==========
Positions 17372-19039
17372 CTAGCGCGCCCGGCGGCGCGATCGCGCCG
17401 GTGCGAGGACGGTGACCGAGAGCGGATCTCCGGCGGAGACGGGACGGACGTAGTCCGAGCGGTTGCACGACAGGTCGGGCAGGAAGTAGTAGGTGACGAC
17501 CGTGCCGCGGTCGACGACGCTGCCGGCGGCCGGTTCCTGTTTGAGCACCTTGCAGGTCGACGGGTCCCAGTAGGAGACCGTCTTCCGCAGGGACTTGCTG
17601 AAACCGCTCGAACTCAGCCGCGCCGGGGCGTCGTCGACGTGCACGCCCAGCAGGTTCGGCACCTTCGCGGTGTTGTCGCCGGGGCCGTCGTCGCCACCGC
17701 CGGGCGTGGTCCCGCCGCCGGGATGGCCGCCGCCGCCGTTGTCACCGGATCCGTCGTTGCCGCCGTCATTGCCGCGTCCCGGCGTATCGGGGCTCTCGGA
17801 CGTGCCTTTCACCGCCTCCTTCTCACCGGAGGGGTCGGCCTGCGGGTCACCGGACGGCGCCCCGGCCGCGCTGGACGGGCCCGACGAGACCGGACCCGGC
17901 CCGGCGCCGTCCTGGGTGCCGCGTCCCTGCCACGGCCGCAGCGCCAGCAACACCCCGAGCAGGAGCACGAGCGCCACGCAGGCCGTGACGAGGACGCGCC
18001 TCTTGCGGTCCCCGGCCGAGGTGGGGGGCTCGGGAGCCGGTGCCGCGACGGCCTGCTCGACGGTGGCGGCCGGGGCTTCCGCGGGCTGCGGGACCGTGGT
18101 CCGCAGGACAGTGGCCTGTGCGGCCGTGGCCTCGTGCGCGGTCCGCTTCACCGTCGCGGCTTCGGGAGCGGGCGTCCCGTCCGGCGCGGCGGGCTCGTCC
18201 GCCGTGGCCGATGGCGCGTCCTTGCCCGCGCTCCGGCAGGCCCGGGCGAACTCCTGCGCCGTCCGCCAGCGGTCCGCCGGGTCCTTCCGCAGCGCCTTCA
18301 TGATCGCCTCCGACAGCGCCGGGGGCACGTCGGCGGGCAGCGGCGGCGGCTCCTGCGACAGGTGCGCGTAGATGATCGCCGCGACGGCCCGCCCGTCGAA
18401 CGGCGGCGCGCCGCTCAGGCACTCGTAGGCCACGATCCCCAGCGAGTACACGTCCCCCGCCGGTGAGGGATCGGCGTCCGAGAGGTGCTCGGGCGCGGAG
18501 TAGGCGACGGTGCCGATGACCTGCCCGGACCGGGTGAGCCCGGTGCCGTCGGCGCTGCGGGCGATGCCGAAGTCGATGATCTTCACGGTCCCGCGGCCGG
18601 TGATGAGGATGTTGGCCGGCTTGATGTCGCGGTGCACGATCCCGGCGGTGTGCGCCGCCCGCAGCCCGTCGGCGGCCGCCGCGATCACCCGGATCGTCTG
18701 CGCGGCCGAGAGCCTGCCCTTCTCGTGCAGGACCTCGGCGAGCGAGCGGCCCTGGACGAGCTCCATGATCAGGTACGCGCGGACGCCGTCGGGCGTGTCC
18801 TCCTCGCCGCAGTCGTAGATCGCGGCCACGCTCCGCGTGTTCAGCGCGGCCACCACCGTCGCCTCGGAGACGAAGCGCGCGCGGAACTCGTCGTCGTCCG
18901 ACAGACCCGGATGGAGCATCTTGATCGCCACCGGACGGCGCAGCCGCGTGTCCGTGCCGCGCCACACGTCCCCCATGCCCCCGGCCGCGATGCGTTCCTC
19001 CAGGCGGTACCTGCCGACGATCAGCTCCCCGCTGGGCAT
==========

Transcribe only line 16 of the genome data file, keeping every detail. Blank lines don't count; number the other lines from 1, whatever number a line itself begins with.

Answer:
18701 CGCGGCCGAGAGCCTGCCCTTCTCGTGCAGGACCTCGGCGAGCGAGCGGCCCTGGACGAGCTCCATGATCAGGTACGCGCGGACGCCGTCGGGCGTGTCC